Consumer habits have changed dramatically since the boom in online shopping. Due to COVID-19, the entire fashion sector was forced to change its commercial strategies overnight and this led to the closure of many independent retailers, many of which, unfortunately, have never reopened.
The future is of RFID technology. The microchips and tags that today make it possible to speed up and improve the identification and traceability of goods, livestock and luggage in the not too distant future will also have an ever greater importance for our daily life.
More and more customers are shopping online and some are even worried about entering a store; adopting new technologies is certainly one of the ways in which retailers can create added value that does not fear comparison with online shopping.
Let’s take the example of Zara. In 2017, the Spanish clothing retailer implemented RFID technology in the mirrors of its dressing rooms to enhance the customer experience. These “smart mirrors” advised customers on items that matched what they chose to try in the dressing room.
At the time, at least in Western Europe, it was considered a new technology; however, it is already since 2016, the year in which it was presented at the Combined Exhibition of Advanced Technologies, that this technology has been successfully implemented in Japan. Zara, along with smart mirrors, has also installed a self checkout payment solution that uses RFID technology to facilitate rapid label scanning. One example is the Oxford Street store in London.
Decathlon, a famous French chain, is using RFID tags by linking them to security tags for electronic item control, especially for high value goods such as snowboards, skis and surfboards.
Also Decathlon, in the Netherlands, to facilitate payment by smartphone, has already planned a scan-and-go service, in which the RFID tag is disabled immediately after the end of the transaction. It’s these small changes in flexibility and transparency, particularly in a post-COVID world, that will encourage shoppers to return to the store.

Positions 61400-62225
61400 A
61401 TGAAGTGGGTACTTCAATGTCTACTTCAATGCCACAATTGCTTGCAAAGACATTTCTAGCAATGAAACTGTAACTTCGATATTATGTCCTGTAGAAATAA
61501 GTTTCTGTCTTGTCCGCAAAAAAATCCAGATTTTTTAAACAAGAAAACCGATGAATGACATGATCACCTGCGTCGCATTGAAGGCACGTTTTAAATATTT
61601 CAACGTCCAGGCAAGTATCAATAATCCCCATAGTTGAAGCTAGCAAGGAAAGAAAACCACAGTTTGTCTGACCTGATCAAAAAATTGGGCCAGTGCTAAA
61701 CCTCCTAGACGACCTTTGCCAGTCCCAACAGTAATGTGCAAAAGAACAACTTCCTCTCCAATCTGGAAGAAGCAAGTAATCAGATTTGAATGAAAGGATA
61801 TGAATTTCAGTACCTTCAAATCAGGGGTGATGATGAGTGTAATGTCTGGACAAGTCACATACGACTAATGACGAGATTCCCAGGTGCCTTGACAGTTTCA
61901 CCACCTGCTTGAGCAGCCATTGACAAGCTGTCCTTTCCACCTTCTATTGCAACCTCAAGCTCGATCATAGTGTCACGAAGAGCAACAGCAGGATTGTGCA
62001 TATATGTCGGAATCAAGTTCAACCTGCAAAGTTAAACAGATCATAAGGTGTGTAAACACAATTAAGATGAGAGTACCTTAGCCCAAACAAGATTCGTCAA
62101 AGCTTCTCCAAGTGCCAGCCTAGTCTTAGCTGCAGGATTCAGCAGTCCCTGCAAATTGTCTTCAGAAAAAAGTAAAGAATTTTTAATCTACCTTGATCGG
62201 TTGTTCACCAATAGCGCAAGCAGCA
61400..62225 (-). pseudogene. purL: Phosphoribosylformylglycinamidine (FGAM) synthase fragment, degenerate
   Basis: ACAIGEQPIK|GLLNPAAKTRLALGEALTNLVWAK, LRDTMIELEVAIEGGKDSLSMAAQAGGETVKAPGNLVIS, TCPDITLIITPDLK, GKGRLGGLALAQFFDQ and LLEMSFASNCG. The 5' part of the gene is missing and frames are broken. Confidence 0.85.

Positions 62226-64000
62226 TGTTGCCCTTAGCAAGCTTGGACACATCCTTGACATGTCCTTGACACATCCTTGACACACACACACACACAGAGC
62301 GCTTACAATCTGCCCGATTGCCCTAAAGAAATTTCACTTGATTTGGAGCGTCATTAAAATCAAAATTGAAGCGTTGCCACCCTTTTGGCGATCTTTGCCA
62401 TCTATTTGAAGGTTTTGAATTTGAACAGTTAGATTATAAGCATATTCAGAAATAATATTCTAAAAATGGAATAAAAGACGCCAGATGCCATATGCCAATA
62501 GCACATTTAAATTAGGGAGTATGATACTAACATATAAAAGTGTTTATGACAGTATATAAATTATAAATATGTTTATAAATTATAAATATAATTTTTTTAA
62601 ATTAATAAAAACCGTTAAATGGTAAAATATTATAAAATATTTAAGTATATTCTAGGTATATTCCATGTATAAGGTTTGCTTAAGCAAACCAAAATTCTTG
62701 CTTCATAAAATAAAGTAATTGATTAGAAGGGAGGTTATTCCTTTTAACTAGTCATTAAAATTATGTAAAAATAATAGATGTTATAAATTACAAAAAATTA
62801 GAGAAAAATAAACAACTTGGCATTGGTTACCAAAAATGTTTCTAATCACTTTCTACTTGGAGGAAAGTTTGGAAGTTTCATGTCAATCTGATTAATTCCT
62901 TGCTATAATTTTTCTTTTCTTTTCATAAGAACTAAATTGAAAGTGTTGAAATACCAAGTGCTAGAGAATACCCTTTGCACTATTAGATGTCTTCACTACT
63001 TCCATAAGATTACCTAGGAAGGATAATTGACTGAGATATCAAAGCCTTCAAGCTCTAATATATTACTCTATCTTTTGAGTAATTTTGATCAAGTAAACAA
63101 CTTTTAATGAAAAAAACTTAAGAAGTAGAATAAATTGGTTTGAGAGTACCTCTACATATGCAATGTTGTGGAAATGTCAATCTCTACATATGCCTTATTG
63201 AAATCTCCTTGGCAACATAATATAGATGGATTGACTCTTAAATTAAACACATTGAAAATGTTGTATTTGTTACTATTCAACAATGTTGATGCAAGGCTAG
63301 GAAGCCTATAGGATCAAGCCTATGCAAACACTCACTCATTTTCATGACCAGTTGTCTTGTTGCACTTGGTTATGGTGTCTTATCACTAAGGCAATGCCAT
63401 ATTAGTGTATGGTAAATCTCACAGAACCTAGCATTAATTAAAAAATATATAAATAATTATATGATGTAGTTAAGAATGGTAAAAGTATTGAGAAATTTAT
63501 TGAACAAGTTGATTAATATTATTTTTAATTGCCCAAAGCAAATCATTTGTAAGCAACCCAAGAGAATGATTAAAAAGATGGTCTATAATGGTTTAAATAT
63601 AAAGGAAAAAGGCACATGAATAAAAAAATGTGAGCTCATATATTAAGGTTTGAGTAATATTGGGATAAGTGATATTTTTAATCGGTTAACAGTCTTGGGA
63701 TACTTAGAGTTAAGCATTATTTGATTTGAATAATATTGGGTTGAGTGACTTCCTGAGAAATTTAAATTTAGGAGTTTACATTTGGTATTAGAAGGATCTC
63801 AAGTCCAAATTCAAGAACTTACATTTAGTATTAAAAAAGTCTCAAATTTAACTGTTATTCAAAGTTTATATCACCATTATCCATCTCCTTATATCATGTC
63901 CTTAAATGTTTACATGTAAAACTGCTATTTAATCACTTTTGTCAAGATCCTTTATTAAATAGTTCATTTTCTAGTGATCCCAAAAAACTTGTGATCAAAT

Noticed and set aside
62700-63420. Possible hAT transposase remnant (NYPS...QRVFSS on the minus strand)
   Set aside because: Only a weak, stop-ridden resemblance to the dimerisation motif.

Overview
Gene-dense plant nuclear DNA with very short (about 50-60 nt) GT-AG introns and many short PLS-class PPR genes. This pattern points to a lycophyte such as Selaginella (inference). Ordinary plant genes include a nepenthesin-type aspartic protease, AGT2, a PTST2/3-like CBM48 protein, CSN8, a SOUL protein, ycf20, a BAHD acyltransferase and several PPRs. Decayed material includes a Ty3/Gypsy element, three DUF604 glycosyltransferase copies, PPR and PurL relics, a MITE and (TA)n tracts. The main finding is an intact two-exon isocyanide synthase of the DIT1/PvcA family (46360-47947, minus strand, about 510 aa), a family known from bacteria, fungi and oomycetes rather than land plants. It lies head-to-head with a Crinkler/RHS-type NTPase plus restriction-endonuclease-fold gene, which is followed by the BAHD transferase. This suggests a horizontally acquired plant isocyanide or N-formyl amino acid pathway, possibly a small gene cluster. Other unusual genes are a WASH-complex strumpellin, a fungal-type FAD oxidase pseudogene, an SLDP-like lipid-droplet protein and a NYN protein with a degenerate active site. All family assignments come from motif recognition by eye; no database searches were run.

According to a recent study by Adrian Beck of the University of Leicester, retailers using RFID tags can expect a 5.5% increase in sales. A survey of various apparel and food retailers (Marks & Spencer’s, Tesco, Decathlon, Adidas, C&A, and others) who had a number of small and large-scale RFID systems found that all businesses experienced increased sales between 1.5% and 5.5% after the implementation of this technology.
There are, of course, many other advantages linked to RFID solutions, from anti-theft systems to personnel attendance management, but the results are always unanimous. For clothing stores, the use of RFID not only helps to improve the customer experience in the store, but is an essential tool to offer the retailer the peace of mind that only total visibility can give.
The fields of application of this technology demonstrate this. The tags for radiofrequency identification (this is the full name of the acronym RFID) are widely used in everyday life, not only in the industrial sector. Let’s find out some applications of RFID-based payment solutions.